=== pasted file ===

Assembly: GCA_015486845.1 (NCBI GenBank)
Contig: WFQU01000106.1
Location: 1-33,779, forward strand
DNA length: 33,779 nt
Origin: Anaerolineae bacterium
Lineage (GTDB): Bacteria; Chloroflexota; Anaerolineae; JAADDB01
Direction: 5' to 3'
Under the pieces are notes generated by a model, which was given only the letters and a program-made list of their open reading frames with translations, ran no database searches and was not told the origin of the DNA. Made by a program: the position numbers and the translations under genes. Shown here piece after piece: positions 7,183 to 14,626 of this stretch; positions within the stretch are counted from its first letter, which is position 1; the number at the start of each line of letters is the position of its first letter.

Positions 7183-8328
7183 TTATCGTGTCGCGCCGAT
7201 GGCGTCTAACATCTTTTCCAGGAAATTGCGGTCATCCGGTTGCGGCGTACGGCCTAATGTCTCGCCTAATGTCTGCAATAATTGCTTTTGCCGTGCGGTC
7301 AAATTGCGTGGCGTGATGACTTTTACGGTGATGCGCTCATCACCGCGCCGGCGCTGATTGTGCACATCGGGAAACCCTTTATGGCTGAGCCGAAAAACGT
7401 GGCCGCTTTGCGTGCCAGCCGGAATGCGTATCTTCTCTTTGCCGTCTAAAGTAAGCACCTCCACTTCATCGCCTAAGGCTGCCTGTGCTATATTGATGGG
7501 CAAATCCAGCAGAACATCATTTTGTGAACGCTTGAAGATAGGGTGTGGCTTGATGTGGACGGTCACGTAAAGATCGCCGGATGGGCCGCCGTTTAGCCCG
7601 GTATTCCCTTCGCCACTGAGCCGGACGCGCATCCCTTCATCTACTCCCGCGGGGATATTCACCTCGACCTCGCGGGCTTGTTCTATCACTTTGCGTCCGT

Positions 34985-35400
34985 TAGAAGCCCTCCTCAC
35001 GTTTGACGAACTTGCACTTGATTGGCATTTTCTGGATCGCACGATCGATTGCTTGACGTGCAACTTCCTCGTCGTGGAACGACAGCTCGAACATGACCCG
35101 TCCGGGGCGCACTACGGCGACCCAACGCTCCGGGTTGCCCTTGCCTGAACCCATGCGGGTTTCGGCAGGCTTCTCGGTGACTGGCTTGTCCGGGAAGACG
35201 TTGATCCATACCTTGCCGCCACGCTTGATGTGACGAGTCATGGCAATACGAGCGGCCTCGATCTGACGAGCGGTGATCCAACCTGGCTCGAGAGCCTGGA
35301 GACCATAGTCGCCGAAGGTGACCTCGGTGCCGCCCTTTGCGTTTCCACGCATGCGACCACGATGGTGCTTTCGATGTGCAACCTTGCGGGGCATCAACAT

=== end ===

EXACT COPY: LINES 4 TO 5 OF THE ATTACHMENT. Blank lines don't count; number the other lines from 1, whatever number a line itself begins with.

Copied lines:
DNA length: 33,779 nt
Origin: Anaerolineae bacterium